Monday, January 26, 2009

William Kristol's Last New York Times Column

William Kristol issued his final column for the New York Times today and the collective sigh of relief could be heard across progressive America wherever you stood. However, Kristol, who was most known for being wrong pretty much every time he opened his mouth or put pen to paper, did his best to outdo himself. I suppose he figured since he was going down in flames, he may as well just vomit out any outrageous thing that came to mind.

This one paragraph alone had me in stitches:

Since Ronald Reagan’s election in 1980, conservatives of various sorts, and conservatisms of various stripes, have generally been in the ascendancy. And a good thing, too! Conservatives have been right more often than not — and more often than liberals — about most of the important issues of the day: about Communism and jihadism, crime and welfare, education and the family. Conservative policies have on the whole worked — insofar as any set of policies can be said to “work” in the real world. Conservatives of the Reagan-Bush-Gingrich-Bush years have a fair amount to be proud of.
Tell me you don't have tears rolling down your cheeks after reading that! He does admit that there have been "some regrets." Really, Bill? Do tell! He doesn't, but qualifies conservative ascendancy was due to the timing of liberalism's weakness in the 60s and 70s.

The main point of his column is the question of whether Obama "can save liberalism." The only reason I know that is because that's the title of his column. There's really nothing in the column to suggest the trouble with liberalism and how it needs saving, despite the fact that the GOP has been trounced in the last two elections. But judging by his track record, the last thing I'd want is any advice from Kristol about anything, especially how to save liberalism.

My other favorite line in this article from the man who was wrong on Iraq every step of the way, goes on to say how Obama's inaugural speech was "unabashedly pro-American and implicitly conservative." Did you expect it to be anti-American? And implicitly conservative? It all depends on how Kristol is defining "conservative," doesn't it? If he's going by the last eight years, then phrases like "we have chosen hope over fear, unity of purpose over conflict and discord" and "We'll restore science to its rightful place"* and "we reject as false the choice between our safety and our ideals" are a direct repudiation of Kristol's previous "implicitly conservative" administration.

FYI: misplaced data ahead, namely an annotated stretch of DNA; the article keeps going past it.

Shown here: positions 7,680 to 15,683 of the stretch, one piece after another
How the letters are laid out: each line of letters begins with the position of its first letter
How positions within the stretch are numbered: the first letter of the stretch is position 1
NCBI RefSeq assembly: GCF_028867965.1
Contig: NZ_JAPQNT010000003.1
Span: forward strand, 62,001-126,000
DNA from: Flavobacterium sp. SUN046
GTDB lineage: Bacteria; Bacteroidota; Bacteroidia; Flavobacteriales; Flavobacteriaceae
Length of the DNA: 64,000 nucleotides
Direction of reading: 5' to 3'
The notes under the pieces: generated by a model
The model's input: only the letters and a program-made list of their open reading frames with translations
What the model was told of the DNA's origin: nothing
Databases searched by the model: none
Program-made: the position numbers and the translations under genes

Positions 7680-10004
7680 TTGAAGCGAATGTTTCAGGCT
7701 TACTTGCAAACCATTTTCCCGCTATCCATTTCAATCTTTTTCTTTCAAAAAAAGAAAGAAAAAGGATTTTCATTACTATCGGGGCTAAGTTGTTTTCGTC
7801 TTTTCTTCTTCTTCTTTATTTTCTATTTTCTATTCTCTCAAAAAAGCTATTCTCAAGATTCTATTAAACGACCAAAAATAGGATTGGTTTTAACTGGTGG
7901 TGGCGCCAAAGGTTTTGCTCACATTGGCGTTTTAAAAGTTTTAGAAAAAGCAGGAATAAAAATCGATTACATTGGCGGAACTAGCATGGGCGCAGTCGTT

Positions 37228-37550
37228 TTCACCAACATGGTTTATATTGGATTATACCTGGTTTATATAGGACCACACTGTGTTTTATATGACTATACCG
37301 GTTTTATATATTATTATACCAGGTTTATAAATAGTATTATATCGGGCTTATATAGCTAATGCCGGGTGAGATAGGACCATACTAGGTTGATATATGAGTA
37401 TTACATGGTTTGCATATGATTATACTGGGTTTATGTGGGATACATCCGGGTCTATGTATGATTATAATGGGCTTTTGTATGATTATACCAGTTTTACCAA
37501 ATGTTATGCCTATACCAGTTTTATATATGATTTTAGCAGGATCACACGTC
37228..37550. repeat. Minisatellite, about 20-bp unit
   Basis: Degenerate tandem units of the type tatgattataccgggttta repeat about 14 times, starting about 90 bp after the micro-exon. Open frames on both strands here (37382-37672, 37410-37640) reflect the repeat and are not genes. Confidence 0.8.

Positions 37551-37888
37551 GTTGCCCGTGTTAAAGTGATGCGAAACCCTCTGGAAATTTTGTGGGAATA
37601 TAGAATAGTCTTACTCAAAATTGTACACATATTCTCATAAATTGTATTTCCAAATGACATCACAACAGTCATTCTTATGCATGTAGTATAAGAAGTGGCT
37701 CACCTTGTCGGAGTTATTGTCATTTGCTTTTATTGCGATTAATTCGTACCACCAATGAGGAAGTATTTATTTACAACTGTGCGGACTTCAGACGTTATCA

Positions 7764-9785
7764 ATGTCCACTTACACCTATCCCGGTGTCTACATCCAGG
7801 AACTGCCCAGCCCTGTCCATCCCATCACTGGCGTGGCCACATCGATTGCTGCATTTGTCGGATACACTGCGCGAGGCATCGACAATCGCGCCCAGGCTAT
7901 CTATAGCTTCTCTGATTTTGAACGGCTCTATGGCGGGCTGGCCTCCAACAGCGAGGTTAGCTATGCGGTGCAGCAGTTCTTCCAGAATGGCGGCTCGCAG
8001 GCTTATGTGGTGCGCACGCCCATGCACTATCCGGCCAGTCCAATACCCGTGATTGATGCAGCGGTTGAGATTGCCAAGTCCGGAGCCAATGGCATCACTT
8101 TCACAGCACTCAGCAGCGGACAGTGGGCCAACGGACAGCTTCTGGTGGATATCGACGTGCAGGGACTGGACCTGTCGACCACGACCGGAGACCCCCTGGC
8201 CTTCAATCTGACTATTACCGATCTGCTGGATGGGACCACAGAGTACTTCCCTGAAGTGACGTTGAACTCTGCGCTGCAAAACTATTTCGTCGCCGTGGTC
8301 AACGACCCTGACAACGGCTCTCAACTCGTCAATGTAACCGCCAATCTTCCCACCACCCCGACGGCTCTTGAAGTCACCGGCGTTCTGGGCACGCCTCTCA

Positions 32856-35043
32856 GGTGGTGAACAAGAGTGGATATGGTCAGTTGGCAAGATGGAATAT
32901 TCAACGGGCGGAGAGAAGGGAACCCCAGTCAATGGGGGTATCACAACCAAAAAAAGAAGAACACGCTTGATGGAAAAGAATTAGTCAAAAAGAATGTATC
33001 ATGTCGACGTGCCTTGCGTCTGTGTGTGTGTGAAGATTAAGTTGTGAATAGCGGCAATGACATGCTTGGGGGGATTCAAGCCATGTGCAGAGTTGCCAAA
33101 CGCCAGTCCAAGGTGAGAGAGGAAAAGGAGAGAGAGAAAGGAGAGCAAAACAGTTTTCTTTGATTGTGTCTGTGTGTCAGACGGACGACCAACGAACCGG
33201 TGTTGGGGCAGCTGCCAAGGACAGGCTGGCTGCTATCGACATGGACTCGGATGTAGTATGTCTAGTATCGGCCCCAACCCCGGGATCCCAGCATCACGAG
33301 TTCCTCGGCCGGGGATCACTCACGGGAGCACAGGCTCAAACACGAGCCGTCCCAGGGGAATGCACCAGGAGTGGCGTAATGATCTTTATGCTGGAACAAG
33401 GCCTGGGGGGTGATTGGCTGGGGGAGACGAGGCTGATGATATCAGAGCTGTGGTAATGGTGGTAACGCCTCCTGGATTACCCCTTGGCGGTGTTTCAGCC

Kristol also seems to have trouble with Obama's only quote not being attributed to Thomas Paine, as if Paine is some kind of pariah and Obama didn't want people to know that it was a quote from "The Crisis."

For some reason, Obama didn’t identify the author of “these timeless words” — the only words quoted in the entire speech. He’s Thomas Paine, and the passage comes from the first in his series of Revolutionary War tracts, “The Crisis.” Obama chose to cloak his quotation from the sometimes intemperate Paine in the authority of the respectable George Washington.
Please, Bill, continue. Are you on to something? Why does Obama do this, Bill? What is your analysis? Of course, Kristol doesn't say. He just let's it hang out there. But that's always been Kristol's modus operandi. Throw something out there that sounds unbecoming, almost insulting, but for no apparent reason except to cast doubt on the subject and perhaps for plausible deniability when he's called on it. Ooh! Paine was "intemperate," calling for revolution against the evil British, and since Obama chose Paine's words, we'll have to keep a keen eye on how he governs. Sometimes I think Kristol literally takes a crap on a sheet of 8½" x 11" paper and turns it in as his op-ed piece.

Today I have a spring in my step, a song in my heart and a smile on my face because this is what I read at the end of Kristol's New York Times op-ed page: "This is William Kristol’s last column." And there was much rejoicing... Hooray!

* On a side note, who thought that they'd ever hear the words, "we'll restore science to its rightful place" coming from the mouth of a US President in 21st century America?

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